In this video, Proskauer partners Paul Hamburger, co-chair, and Robert Projansky of the Employee Benefits & Executive Compensation Group, discuss how cybersecurity issues are affecting employee benefit plans, and how plan sponsors may proactively protect and prepare their companies from data breaches.
Paul Hamburger: Employee benefit plan sponsors are talking more and more about cybersecurity for a lot of different reasons. First of all, cybersecurity is in the news with more and more hacks and more and more security breaches. Employee benefit plan sponsors are wondering how is this going to impact me.
What kind of sensitive data do employee benefit plans hold?
Robert Projansky: Plans have social security numbers, dates of birth, financial and medical information, information about family members, information about people's bank accounts. In addition, a lot of information is housed at third-party vendors. You have less control over those vendors, creating whole new risk of breach.
How can plan sponsors proactively protect companies?
Robert Projansky: There are a number of steps that we suggest that plan sponsors take proactively. The first is to devise a strategy as to how you're going to handle data. You have to look at your data with an eye toward how is it stored, how is it accessed, and how is it transmitted, then come up with a strategy for dealing with that.
Paul Hamburger: You need to look at your vendors. Your vendors for your 401K plan, whether that is the record keeper or a trustee, will house a great deal of personally identifiable and sensitive information.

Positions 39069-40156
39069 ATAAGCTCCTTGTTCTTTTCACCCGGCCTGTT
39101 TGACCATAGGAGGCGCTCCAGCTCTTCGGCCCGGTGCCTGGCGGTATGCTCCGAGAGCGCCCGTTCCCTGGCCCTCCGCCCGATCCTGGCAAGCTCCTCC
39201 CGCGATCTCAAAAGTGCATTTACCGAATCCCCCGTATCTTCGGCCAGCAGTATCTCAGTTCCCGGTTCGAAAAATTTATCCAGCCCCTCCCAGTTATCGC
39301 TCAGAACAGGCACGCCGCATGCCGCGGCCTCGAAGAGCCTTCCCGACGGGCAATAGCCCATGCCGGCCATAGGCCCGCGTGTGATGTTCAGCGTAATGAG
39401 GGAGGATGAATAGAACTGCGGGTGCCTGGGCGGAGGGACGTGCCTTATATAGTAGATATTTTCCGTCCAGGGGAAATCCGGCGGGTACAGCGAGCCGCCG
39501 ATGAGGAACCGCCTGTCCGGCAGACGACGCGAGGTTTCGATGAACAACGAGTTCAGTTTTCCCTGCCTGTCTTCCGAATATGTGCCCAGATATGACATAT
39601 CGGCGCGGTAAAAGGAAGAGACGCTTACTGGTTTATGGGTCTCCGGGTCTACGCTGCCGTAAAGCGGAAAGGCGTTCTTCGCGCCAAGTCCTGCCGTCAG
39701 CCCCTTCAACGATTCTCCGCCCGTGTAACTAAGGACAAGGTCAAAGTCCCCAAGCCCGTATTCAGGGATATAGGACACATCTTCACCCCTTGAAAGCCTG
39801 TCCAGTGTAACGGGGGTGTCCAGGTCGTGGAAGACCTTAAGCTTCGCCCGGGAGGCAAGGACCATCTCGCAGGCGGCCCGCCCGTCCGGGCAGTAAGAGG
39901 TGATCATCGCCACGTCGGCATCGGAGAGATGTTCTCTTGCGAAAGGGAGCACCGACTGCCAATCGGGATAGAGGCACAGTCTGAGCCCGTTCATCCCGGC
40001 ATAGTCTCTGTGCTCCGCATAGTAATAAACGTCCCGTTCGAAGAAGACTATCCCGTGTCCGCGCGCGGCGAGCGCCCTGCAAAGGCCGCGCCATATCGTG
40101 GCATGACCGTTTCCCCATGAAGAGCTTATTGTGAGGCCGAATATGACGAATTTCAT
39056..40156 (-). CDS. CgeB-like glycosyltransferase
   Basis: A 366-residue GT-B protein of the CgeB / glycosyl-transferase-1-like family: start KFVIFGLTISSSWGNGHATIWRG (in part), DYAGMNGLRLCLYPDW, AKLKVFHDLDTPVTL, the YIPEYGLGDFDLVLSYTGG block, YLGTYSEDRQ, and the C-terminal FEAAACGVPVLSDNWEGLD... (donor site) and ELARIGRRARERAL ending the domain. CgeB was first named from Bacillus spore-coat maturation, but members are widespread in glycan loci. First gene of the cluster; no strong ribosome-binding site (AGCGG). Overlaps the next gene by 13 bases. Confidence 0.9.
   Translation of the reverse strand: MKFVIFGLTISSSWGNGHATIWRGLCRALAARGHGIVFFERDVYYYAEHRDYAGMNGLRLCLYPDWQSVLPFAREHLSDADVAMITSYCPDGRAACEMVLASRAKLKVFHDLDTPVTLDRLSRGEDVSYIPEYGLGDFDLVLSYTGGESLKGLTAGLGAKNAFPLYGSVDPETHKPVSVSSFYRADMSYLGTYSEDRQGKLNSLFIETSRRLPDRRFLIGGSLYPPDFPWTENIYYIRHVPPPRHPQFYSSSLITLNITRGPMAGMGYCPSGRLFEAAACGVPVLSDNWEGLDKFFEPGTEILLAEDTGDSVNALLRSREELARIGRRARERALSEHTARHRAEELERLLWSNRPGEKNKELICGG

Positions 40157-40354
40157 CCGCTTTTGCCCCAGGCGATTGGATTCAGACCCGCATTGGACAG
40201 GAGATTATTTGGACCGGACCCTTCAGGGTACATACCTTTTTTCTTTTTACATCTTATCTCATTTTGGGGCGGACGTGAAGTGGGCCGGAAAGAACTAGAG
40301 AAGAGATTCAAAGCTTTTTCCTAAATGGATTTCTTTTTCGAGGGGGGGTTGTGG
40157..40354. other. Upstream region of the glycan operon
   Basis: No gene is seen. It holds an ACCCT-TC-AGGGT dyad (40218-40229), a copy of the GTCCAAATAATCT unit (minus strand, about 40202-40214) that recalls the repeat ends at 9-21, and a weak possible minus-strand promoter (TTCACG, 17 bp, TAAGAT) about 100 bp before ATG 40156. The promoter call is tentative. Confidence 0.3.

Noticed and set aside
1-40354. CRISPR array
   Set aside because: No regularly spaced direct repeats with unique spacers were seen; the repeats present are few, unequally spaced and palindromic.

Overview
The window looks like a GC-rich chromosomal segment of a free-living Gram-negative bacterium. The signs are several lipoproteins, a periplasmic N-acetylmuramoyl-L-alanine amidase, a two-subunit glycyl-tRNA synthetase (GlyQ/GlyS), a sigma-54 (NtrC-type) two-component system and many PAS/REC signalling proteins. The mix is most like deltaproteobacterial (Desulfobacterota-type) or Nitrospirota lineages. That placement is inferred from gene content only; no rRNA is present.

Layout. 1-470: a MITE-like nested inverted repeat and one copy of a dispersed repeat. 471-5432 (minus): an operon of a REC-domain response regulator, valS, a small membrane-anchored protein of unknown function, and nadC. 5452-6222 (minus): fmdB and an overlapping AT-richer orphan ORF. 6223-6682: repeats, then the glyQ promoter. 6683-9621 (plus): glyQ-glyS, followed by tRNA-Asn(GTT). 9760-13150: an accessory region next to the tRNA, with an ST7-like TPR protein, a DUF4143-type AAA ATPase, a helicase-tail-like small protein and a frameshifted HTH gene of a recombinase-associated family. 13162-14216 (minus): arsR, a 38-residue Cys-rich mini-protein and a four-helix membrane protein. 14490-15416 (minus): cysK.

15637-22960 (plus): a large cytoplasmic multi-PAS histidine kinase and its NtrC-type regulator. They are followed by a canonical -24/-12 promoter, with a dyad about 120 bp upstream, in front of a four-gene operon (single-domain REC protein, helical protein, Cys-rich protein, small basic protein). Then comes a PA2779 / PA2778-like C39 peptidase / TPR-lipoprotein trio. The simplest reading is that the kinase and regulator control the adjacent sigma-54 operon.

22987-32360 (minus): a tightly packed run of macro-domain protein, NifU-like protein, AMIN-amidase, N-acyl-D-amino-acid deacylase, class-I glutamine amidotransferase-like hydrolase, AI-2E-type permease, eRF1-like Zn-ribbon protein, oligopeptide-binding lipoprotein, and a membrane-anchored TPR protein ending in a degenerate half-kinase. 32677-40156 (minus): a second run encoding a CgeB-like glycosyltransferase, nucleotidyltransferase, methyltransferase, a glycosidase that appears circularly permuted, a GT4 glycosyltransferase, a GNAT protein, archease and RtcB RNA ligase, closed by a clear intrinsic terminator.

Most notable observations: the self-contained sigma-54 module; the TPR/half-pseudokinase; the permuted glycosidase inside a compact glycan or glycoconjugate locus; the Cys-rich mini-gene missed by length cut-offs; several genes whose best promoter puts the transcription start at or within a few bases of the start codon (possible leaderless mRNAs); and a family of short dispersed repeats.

Robert Projansky: In the diligence process and the ongoing monitoring process you want to make sure that you're assessing the maturity of your vendors' procedures for dealing with cybersecurity. When you're contracting with a vendor you want to make sure that that contract has very specific terms that deal with cybersecurity: What kind of administrative and technical safeguards is the vendor going to impose? Where is the data going to be housed? What's going to happen if there is a breach? How is notice going to be provided? Who has liability? Will there be subcontracting and how will data be protected when there is? Finally, how will data be destroyed once it's no longer being used?
What are the lessons learned from other data breaches?
Paul Hamburger: The fundamental point to recognize is when it comes to data security the question isn't whether data will be breached, it's when the data will be breached, and what are you going to do? How are you going to stand poised and ready to address protecting that information before a data breach actually happens?